Samedis à la mode
The original motive was the commercial one of encouraging
more people into the hotel during the weekends, when guest numbers
tended to be low. After all, just as a designer needs to sell his
creations in order to survive in the market-place, so a hotelier
needs to maintain a solid client base to be able to provide consistently
excellent service. C’est logique.
But what has evolved over the seven-year history of
these samedis de la mode, is an event that is a triumph of
liberté, égalité, fraternité.
The hotel’s management have created an event that is accessible
to all, and not exclusively to its guests, nor even to those members
of the public with the kind of bank balance that might make purchase
of such gowns conceivable. From start to finish, the shows are administered
in a democratic and friendly manner, as guests are shown to armchairs
grouped around a series of small tables, carefully scattered throughout
the lounge. As orders are taken for tea (the Bristol has 15 original
varieties) or coffee, it is clear that all staff involved are proud
of the shows and delighted to share their pride and pleasure, before
and after the event, with a wider public. Management, then, is astute,
large-minded, and determined to please.
The designer’s brief is also generous, and aimed at
giving pleasure. Alongside the opportunity to showcase one’s work
and build up a client base, or, in the case of established couturiers,
to provide something special for a faithful following, designers
can use the unique space of the hotel with as much creativity as
they choose. They may invite or exclude the press; they may directly
advertise their business premises or merely arouse the interest
of prospective clients. (At the first show I attended in 2002 by
Salvatore Ferragamo, a representative went around the assembled
guests with gift bags and directions to the nearest fashion stores.)
Designers can choose their own models, but are encouraged to choose
mannequins who are unafraid of proximity to the public, who are
relaxed enough to smile, and, even, for preference, who are not
anorexically thin. This brings a refreshingly down-to-earth dimension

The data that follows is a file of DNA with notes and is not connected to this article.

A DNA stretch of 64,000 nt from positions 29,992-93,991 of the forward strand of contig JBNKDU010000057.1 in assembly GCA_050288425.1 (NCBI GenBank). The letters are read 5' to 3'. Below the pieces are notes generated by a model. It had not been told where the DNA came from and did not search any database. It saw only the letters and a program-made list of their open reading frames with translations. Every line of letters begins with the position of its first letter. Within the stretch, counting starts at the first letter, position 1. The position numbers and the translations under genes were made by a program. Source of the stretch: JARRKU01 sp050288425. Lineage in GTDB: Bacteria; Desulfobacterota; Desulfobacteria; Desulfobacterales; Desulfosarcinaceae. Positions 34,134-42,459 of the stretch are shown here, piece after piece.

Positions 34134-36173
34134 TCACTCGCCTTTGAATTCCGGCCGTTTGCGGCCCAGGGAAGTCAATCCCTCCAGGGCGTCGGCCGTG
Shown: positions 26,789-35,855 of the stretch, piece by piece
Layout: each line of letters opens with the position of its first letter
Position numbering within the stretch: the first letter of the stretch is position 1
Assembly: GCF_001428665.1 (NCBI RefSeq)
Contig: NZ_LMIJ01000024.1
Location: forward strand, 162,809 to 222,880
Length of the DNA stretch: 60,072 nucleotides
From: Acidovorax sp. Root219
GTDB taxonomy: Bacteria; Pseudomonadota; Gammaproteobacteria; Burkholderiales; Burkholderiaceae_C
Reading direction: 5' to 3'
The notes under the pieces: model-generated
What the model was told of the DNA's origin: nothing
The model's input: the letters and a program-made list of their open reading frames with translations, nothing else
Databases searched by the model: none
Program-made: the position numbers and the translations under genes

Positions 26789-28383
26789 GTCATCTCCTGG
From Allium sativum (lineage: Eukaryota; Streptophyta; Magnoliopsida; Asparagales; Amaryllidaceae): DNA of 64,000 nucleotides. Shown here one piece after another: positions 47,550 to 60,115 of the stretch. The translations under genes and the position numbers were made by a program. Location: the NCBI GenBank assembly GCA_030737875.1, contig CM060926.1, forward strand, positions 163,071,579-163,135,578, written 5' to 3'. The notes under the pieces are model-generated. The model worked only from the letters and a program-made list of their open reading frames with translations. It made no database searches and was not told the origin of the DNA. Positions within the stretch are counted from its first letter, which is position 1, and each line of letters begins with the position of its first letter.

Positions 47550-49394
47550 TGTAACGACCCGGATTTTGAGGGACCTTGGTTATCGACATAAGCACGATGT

to an otherwise sophisticated event, as designers and their models
linger after the show and are amenable to friendly conversation
and inquiry. They speak in full sentences, smile, and, in the case
of the accomplished Alexander Docquin, the designer at the last
show I attended, they may have family with them (Alexandre had his
young daughter with him and both looked happy and relaxed). An A-grade
business card, camera, or full wallet are not required passports
to conversation. Equally, designers are not necessarily French.
On the calendar for February, Rosa Kanno fuses ‘the joy and warmth
of Brazil with the tradition and serenity of Japan’ in her collection.
And on January 24, 2009, Stella Art International chose the Hotel
Bristol to organize a fashion show around the theme of Seasons
of Russia to be presented by children from Moskva and Kyrgyzstan.
With music by Rimsky-Korsakov, Borodine and Stravinsky, this show
pushed the fashion catwalk envelope even further, by encouraging
a spirited enjoyment of other countries beyond the more abstract
cultural referencing of mainstream couture.
Of the role of the third party in this tripartite relation
between management, designer, and the public there remains only
this to say. Relieved of all pressure at the fashion high teas,
or samedis de la mode (literally, fashion Saturdays) the
public feels something they may not necessarily feel during fashion
week: namely, that they are welcome, that they are, literally, inside
the same space as the performers and neither elevated nor degraded
in relation to the level of the performance, and, finally, that
no expectation is placed on them but to enjoy themselves.
Lastly, the ubiquitous coffee culture in which many
of us live, move, and have our being, finally has a serious—and
seductively attractive—rival. Tea, anyone?
Dr Keren Chiaroni is a guest correspondent for Lucire.
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Designers can choose their own models, but are
encouraged to choose mannequins who are unafraid of proximity to
the public, who are relaxed enough to smile, and, even, for preference,
who are not anorexically thin. This brings a refreshingly down-to-earth
dimension to an otherwise sophisticated event
Details about the Thés à la mode at the Bristol
can be found on the hotel’s website, www.lebristolparis.com.
The cost of an afternoon tea, which equates also to
the entrance ticket, is 55, payable at the bar on arrival.
Reservations can be made (from within Paris) at 33
Once you know the dates of your stay in Paris, check
out the calendar of events in advance so as not to miss out on a